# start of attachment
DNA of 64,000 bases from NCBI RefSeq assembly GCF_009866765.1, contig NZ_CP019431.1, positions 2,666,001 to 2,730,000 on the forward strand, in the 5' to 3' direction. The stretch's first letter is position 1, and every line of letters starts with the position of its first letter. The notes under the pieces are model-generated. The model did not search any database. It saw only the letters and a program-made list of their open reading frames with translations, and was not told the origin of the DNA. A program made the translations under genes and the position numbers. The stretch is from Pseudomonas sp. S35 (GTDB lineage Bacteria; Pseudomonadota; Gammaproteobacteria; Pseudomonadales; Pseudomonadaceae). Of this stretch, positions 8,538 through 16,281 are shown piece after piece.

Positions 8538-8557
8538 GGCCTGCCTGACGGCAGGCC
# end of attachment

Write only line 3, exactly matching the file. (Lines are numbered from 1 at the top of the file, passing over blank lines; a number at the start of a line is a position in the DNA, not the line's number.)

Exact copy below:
8538 GGCCTGCCTGACGGCAGGCC